There's no getting away from the fact that Lebanon's been without a functioning government for five months, the result of religion-based political rivalries fueled by outside powers, and is likely to stay that way for some time.
No political decisions are being made as sectarian violence increasingly spills over from the 2-1/2-year-old civil war in neighboring Syria and the economy tanks, with the national debt expected to hit an unprecedented $65 billion within the next few months.
That means setting up a licensing round with the 46 international companies that qualified to bid for exploration blocks has ground to a halt.
And given Lebanon's political morass, none of the qualifiers is likely to get any closer to going after the 27 trillion cubic feet of gas lying deep under the seabed off southern Lebanon -- with maybe double that off the north -- any time soon.
Beirut's Daily Star newspaper reported a few days ago some of the companies, frustrated at the delays, the political stasis and the danger Lebanon will be plunged into civil war again, have pulled out.
"I'm afraid others may do the same if the political crisis continues," a senior executive with a major oil company, warned. "The main problems facing these firms are political, not geological. Would you invest $180 million in a block under these circumstances?"
Lebanon has not had a functioning government since April, and had not had much for the previous three years.
A parliament-appointed caretaker administration, which has questionable executive powers, has failed to vote on two decrees needed to get the exploration ball rolling.
"This delay's a big loss for a country like Lebanon," lamented caretaker Energy Minister Gebran Bassil. "These delays will deal a blow to the credibility of the state in the oil and gas sector."
Under the Petroleum Administration, established before the political paralysis set in, 12 companies qualified as operators -- including Exxon Mobil and Chevron Corp. of the United states, Norway's Statoil, France's Total, Royal Dutch Shell and Eni SpA of Italy. The rest were short-listed as non-operators.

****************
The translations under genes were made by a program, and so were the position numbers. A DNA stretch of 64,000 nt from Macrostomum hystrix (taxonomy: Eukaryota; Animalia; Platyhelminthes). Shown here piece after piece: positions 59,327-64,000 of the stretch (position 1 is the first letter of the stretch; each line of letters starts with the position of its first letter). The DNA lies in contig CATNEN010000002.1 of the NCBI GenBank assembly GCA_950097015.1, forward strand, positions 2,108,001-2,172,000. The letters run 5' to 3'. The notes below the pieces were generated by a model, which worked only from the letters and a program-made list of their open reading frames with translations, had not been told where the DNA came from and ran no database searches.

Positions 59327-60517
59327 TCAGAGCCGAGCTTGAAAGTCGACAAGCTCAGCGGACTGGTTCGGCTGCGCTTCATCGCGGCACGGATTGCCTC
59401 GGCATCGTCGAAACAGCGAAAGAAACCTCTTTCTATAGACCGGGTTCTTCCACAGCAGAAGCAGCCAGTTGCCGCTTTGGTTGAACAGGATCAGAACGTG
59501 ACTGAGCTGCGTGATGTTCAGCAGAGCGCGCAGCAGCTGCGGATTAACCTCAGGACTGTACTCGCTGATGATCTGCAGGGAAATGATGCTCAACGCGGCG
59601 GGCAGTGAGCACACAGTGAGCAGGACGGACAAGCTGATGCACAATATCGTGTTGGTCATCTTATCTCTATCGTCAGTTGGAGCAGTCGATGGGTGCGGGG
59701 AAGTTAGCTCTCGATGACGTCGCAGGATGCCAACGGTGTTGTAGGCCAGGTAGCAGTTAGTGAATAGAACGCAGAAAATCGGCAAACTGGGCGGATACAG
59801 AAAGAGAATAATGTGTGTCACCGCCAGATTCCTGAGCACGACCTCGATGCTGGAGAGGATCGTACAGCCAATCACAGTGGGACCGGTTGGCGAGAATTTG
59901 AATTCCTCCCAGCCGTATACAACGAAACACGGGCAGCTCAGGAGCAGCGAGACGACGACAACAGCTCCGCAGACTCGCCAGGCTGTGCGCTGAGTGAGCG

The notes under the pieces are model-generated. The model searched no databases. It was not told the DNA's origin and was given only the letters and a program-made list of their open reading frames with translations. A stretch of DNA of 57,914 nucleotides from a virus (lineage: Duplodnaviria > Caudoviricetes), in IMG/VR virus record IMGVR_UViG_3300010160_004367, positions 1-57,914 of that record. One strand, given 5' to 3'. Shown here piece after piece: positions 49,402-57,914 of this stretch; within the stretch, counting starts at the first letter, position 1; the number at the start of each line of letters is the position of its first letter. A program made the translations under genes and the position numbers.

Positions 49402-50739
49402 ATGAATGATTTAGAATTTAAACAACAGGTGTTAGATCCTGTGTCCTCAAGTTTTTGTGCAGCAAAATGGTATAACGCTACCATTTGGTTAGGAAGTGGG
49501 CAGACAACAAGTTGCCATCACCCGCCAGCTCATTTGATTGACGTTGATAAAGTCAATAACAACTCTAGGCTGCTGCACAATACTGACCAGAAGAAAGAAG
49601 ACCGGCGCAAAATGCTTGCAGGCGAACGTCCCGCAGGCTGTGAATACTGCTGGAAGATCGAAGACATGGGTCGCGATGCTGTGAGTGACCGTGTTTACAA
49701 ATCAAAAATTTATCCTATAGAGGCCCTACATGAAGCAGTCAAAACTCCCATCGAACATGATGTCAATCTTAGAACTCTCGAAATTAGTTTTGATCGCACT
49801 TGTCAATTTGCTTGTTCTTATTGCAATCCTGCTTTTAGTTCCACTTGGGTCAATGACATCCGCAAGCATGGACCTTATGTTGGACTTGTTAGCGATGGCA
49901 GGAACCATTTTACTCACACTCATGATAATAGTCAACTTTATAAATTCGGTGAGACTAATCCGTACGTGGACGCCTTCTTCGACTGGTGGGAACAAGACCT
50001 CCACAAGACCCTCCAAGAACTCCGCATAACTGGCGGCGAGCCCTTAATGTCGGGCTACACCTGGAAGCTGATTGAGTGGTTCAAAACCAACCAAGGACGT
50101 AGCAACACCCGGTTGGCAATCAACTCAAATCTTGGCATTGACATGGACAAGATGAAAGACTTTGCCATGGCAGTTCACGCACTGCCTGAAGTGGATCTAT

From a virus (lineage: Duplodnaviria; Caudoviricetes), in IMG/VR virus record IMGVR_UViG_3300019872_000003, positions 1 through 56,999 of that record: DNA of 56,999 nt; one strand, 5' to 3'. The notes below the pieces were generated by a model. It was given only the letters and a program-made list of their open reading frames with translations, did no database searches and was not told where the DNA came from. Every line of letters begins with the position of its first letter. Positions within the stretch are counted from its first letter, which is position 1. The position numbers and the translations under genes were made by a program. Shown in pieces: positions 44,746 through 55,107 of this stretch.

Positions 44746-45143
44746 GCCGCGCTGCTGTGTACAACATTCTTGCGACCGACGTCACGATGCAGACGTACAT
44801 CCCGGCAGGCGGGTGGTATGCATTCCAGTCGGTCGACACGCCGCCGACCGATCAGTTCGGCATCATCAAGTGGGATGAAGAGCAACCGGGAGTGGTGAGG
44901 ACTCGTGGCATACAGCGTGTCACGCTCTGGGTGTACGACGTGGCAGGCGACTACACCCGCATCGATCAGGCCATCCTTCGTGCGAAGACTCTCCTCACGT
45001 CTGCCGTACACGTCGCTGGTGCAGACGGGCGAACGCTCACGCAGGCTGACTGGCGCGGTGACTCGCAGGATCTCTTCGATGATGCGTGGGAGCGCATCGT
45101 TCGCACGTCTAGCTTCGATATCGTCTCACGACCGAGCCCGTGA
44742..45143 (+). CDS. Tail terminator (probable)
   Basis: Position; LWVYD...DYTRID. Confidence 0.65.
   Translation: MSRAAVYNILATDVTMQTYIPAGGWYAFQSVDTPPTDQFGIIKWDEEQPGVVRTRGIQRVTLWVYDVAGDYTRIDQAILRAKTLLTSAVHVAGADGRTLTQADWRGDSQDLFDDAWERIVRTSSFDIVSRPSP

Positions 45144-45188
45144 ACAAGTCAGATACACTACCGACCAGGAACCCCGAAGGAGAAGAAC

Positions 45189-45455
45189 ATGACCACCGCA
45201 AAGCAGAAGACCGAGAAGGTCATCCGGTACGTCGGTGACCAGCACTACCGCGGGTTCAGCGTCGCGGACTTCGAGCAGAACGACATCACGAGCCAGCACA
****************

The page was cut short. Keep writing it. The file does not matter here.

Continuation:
Bassil announced Sept. 5 the date for submitting bids to explore for gas had been extended from Nov. 4 to Dec. 10 after the cabinet of caretaker Prime Minister Najib Mikati missed a deadline to approve the necessary decrees to open up five exploration blocks.
"This delay will give Israel an advantage ... and allow them to take a position in the international oil markets," he said.
He accused "some Lebanese parties which serve the interests of other countries" of sabotaging Lebanon's efforts to launch an exploration program.
That's the only hope in sight for rescuing the country's nosediving economy, strained to the limit by 600,000 Syrian refugees, from total meltdown and neutralizing a national debt that currently stands at $56 billion.
He warned the Lebanese to beware of "Israeli oil agents in Lebanon."
Conspiracy theories, with Israel blamed for just about any misfortune from tax hikes to climate change, are a way of life in the Arab world and Bassil's dire exhortation were probably not taken too seriously.
But Israel and Lebanon are in dispute over a 300-square-mile triangle of water that includes the northern tip of Israel's biggest gas field, Leviathan, with reserves of some 16 trillion cubic feet.
The two countries are technically at war. Lebanon's Hezbollah, a heavily armed, Iranian-backed Shiite Muslim organization, fought a 34-day war with Israeli in the summer of 2006 but its forces are too busy fighting in Syria -- propping up Iran's ally, Syrian dictator Bashar Assad, against Western-backed rebels -- to slug it out with Israel over maritime boundaries.
And Israel's too busy pumping gas. In March it began producing from the Tamar field, its first field with 9 tcf, and is already planning exports that will rise sharply when Leviathan goes onstream in 2014.
Cyprus, which hit paydirt off its southern coast in 2012, is seeking financing for a $10 billion liquefied natural gas plant that may export gas from Israel as well, despite its financial crash in the eurozone meltdown.